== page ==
Vancouver Police plan on having a Taser in every patrol car

Dec 20 2017, 12:19 am

The Vancouver Police Department hopes to triple the amount of Tasers, or conducted energy weapons, that they currently own.

In a June 25, 2015 report to the Vancouver Police Board, a total of nine recommendations are made by Superintendent Daryl Wiebe, including the possibility of a Taser, or a CEW, in every patrol car.

Superintendent Wiebe explained in the report:

The VPD also recognizes that the CEW provides front-line personnel with an additional tool to assist them when dealing with people in crisis. As such, at the end of 2014 a commitment was made to expand the deployment of CEWs in Patrol to achieve 200 operators by the end of 2015. This rollout is ongoing, and is coordinated with a general upgrade to the existing CEW stock, and the rollout of a newer model of CEW. A further expansion next year will bring the total CEW deployment to 300 officers, and essentially puts a CEW force option into every patrol car.

Currently, officers use the X26 single-shot model of Tasers. They plan on slowly replacing these older models with newer ones. Wiebe does not specify which new model, however he indicates that these new Tasers will feature cameras.

It is predicted that the VPD will have 300 Taser units in total in 2016.

The VPD report also provided the price tag of all the new CEWs: “The cost of a CEW is ~$2,000.00, including the device, holster, cartridges, and testing equipment. The increase of 100 new CEWs for 2015 was funded late last year. A further increase of 100 new CEWs for 2016 is estimated to cost $200,000.00.” The VDP plans on spending a total of $400,000 on new Tasers.

Below is the complete list of all nine recommendations approved by the VPD Executives as outlined in the report:

1.That the VPD develop a policy document, in consultation with mental health professionals, that openly articulates the organization’s commitment to dealing with persons living with mental illness in the least intrusive manner, focusing on de-escalation techniques when dealing with persons in crisis, and the desired outcome of a resolution without the need to use force.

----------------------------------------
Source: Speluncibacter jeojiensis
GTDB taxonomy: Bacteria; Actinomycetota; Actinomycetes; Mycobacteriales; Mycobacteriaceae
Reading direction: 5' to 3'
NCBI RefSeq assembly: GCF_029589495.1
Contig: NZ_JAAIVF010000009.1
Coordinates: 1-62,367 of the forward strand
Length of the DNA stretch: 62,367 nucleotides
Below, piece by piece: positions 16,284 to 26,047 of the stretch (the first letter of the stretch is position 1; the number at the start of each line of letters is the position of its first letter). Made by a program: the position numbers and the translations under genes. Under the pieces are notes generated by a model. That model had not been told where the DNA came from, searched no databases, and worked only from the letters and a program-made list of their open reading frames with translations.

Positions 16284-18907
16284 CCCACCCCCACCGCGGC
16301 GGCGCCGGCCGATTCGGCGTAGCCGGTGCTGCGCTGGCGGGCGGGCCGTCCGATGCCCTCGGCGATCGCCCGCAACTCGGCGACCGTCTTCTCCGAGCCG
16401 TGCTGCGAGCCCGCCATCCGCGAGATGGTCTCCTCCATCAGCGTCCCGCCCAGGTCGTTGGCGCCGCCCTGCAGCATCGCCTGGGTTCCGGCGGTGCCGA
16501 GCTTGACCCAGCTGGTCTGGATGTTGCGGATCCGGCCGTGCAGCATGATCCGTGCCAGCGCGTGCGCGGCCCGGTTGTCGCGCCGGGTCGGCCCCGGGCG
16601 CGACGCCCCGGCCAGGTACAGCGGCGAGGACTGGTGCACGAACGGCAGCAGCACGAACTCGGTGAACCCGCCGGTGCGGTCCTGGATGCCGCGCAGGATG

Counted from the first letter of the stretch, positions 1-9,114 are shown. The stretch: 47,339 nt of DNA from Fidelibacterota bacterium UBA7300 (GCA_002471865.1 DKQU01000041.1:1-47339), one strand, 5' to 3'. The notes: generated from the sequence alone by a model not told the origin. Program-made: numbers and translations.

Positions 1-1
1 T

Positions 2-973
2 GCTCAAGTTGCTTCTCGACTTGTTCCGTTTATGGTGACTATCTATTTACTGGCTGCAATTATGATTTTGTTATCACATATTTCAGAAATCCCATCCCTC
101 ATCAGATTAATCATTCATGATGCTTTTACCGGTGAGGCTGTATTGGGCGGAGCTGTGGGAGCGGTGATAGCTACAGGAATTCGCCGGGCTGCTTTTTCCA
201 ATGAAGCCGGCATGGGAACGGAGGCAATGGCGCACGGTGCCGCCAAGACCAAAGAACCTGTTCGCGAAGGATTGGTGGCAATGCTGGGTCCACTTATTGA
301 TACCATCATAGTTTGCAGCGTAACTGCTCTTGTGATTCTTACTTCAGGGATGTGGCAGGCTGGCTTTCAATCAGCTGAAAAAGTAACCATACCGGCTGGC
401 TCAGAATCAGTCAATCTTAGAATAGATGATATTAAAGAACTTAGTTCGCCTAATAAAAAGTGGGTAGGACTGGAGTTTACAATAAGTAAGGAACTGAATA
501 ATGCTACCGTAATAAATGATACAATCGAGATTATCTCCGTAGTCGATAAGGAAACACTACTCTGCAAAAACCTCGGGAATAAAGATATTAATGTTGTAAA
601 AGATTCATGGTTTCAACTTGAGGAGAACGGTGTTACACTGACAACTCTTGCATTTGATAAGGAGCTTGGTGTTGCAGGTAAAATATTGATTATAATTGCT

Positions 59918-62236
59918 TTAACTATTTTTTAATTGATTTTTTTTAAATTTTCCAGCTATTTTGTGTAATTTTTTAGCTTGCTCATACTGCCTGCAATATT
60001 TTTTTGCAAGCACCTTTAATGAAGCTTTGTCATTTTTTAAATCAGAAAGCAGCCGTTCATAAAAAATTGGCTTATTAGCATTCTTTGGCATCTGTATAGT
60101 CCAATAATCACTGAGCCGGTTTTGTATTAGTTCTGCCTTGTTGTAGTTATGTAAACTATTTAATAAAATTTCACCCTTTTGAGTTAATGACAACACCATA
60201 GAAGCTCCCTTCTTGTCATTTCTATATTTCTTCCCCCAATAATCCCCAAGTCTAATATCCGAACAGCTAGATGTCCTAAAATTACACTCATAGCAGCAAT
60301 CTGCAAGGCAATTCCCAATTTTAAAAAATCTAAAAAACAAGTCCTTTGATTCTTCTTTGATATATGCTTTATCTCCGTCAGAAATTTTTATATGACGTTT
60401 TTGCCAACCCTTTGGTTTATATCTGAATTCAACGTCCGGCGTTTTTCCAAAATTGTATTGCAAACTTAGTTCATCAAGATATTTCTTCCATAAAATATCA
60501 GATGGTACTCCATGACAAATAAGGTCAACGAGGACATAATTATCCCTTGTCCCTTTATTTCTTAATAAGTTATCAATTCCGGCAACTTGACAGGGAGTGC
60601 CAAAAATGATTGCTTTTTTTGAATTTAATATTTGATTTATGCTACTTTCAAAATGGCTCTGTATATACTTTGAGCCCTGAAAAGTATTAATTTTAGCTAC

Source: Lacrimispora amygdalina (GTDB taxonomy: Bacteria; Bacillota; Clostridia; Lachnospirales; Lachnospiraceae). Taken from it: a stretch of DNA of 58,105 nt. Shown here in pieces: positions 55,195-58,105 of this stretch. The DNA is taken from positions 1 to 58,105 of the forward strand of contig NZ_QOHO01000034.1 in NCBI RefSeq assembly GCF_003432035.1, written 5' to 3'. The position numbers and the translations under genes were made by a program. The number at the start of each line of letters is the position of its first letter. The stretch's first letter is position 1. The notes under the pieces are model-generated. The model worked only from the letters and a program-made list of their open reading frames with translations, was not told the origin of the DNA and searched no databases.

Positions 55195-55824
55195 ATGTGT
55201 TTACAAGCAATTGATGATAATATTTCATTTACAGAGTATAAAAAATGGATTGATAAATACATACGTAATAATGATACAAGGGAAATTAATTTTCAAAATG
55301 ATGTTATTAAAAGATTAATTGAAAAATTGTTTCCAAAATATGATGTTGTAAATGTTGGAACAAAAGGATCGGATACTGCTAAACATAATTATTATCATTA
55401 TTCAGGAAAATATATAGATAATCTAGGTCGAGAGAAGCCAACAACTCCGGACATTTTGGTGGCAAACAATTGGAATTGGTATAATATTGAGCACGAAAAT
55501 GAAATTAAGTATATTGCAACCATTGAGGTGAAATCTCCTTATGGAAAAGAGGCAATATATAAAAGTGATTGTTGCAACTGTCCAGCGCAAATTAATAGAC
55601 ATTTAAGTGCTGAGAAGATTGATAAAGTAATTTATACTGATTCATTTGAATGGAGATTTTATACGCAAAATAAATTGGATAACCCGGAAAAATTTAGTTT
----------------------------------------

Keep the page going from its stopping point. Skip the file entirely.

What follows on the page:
2.That the VPD Planning, Research and Audit Section develop an internal process that guarantees annual review of policies and procedures identified as ‘hig hrisk’ on a proactive basis, and based on a pre-determined schedule.

3.That the VPD provide additional mental health training, and specifically the MHCC program “Mental Health First Aid,” to police officers who are more likely to come into contact with persons living with mental illness. This training should also be provided to members who fill a leadership role in mentoring and developing other officers, including front-line Patrol supervisors and recruit field trainers.

4.That the VPD provide the MHCC program “Mental Health First Aid” to all new VPD police officers who graduate from the JIBC, thereby increasing their knowledge on mental illness in the formative stages of their career when they cannot yet draw on a depth of experience.

5.That the VPD expand its deployment of CEWs to front-line personnel, achieving a total of 200 operators by the end of 2015, and a further 100 operators by the end of 2016.

6.That the VPD Recruiting Unit incorporate applicants’ past experiences dealing with persons living with mental illness as a part of their overall competitiveness in the recruiting process, and recognize its value in assessing candidates to become police officers.

7.That the VPD incorporate the importance of demonstrated skills in de-escalation techniques into employee performance appraisals, and recognize members for their proficiency in this communication competency.

8.That the VPD continue to monitor the implementation of relevant recommendations, and report back to the Executive on progress after one year.

9.That the VPD share this report with other partner agencies, and the BC Association of Municipal Chiefs of Police, for their review and consideration going forward.

DH Vancouver StaffDH Vancouver Staff

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